When eight-time world champion Marc Marquez makes his MotoGP return at Portimao next weekend, it will be on board a bike that currently sits sixth and last in the constructors' standings after the Qatar rounds.

New Repsol Honda rider Pol Espargaro was the top RCV rider in both Losail races, finishing 8th and 13th respectively.

But the time gap to the top was better than those results look, with Espargaro +5.990s from Maverick Vinales in race one, then +6.063s to the other factory Yamaha of Fabio Quartararo in race two.

Espargaro's race time improved by 4.593s during the second race to effectively match the rate of improvement by the winner, despite two mistakes at Turn 1.

“Despite some mistakes, running off track twice, Pol Espargaro finished only six-seconds from the winner and just four-seconds from the top five," said Repsol Honda team manager Alberto Puig.

“When Espargaro ran wide at the first corner for the second time… we knew the GP was over for us. We were expecting and aiming to catch the group ahead of us and at this point Pol was only 2.6 seconds from the leader."

Espargaro's lap times show that the two mistakes cost him +2.964s compared to his average lap time during the grand prix. Subtract that amount from his final time and he would have been +3.099s from victory, in seventh place.

That equates to +0.141s per lap, over a 22-lap race distance.

"The potential is there," said Puig.

"The difference is not big, we are not trying to close a gap of 20 seconds. There are some smaller areas to work on, to put everything in place together and then we will be there."

It's impossible to know how much of the Honda deficit a recovering Marquez might have been able to bridge if he had made his comeback in Qatar, but he has been the top RCV rider at Losail ever since his 2013 premier-class debut, in an average of third place.

 

But what about Portimao?

The hectic, undulating Portuguese circuit proved tricky for Honda last year with a best of fifth by Takaaki Nakagami (on the 2018 machine), some 13.3s behind Tech3 KTM race winner Miguel Oliveira.

Apart from diminished bike fitness and absence of any set-up experience with the 2021 Honda, Marquez will also start the weekend with his track knowledge limited to last month's RC213V-S production bike laps.

All in all, Portimao looks like one of the toughest places on paper for Marquez to make his return, especially as past history suggests Qatar often produces unusually close races compared to most other tracks.

But if Marquez still feels the same as during his record-breaking 10-in-a-row win streak (main picture) in 2014, his priority at Portimao will be to limit the 2021 title damage until he is back to his best:

"My target is to win titles, not win a lot of races. Because in the end, what people remember is how many titles you have. Not how many races you won," Marquez told me at the 2014 Catalunya MotoGP test.

Marquez went on to win his second premier-class crown that year and, by the time of his 2020 injury, had won six MotoGP world championships in the space of seven years.

Assuming no further setbacks with the arm, few would bet against Marquez still being able to fight for MotoGP title number seven this season - and his main rivals certainly didn't make the most of their Qatar headstart.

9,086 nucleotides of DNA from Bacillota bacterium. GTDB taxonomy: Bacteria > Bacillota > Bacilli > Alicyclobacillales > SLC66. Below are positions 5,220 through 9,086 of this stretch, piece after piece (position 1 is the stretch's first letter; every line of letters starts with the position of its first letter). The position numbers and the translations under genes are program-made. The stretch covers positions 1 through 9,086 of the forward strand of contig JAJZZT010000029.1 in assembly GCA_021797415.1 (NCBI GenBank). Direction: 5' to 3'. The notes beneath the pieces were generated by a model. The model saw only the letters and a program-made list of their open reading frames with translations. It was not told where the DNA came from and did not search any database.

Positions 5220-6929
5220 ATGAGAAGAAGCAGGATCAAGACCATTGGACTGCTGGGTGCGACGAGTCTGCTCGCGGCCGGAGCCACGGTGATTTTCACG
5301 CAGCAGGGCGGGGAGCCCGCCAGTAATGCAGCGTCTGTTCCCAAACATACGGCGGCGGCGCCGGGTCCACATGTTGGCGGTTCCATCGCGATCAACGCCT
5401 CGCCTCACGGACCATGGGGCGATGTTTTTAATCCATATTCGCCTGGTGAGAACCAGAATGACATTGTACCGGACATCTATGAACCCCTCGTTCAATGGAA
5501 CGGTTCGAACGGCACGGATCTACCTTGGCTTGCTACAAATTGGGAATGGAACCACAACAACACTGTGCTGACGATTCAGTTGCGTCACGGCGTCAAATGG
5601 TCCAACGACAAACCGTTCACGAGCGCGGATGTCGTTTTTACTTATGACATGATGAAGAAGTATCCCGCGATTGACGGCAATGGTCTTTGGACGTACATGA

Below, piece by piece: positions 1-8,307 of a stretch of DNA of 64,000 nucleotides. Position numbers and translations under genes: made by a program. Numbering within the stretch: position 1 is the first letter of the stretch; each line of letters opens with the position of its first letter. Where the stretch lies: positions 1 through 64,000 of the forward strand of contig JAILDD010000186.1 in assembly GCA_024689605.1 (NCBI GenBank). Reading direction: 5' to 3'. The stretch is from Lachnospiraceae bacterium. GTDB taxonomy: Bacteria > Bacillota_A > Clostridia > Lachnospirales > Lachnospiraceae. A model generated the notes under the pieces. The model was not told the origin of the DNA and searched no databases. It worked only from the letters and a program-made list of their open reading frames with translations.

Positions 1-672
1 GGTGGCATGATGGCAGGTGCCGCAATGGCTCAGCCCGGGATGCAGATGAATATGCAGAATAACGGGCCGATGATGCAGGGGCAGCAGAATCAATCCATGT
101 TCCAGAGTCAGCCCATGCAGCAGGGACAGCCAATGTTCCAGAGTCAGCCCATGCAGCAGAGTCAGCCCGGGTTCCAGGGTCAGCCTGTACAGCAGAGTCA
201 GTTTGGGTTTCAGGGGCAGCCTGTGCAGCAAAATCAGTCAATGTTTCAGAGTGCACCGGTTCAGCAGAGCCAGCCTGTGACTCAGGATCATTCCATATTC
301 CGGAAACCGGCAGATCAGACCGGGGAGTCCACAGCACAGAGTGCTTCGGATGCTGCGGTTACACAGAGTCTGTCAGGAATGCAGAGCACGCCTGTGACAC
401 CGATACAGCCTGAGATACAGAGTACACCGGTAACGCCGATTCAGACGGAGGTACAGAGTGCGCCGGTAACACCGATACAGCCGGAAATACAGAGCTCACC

Pramac Ducati's Johann Zarco currently leads the MotoGP standings on 40 points, followed by Quartararo and Vinales on 36, Francesco Bagnaia (Pramac) on 26 and Alex Rins on 23.

Rins' Suzuki team-mate and reigning champion Joan Mir scored just 22 points, while new Factory Ducati rider Jack Miller has only 14 points and another pre-season favourite, Petronas Yamaha's 2020 title runner-up Franco Morbidelli, managed a mere 4 points.

Portimao is the first of 17 scheduled rounds remaining on the MotoGP calendar, with Dorna implying that any events dropping away due to Covid will be replaced by back-to-backs at some of the other tracks.

As a rough guide, most riders still within 50-points (two race wins) of the top when the second half of a season begins are normally considered to have a title chance.

That figure also fits with Marquez's only on-track MotoGP title defeat, in 2015, when he was already 65-points behind after 9 of 18 rounds.

Pegging his current 40-point title deficit while building back up to his best during the opening half of the season is certainly a realistic target, while Marquez and Honda can also take inspiration from Mir's 2020 season.

If Marquez can finish fifth at Portimao (matching Nakagami in 2020) he will have the same points as Mir after three rounds of last season.

The Suzuki rider also gave away a potential 50 points at the start of the year, due to a pair of DNFs, but was able to take the world championship lead by round 11 of 14  and finished the season as champion despite only one race win.

As former MotoGP racer and current BT Sport TV pundit Michael Laverty recently told Crash.net:

"At the moment there are so many fast guys… they are all going to be stealing points off each other, whereas Marc – when he's on top form in his championship winning seasons - was first or second most weekends.

"If Marc comes back and does not have to worry about injury and can race to his full ability, then there is no doubt that it will be Marc vs. all those guys, at different races. It'll be consistently Marc at the front.

"So I think he can afford to give away those first two [Qatar] weekends and still come back - fingers crossed with full fitness and riding to Marc's level - in championship contention.

"[But] he will have a period of adaption. I don’t think he will arrive in Portugal and stand on the top step of the podium, as much as everyone thinks the fairy-tale is possible.

"I still think he has to come back with realistic ambitions against the guys who have grown in his absence."

Opening practice for the Portuguese MotoGP begins on Friday morning.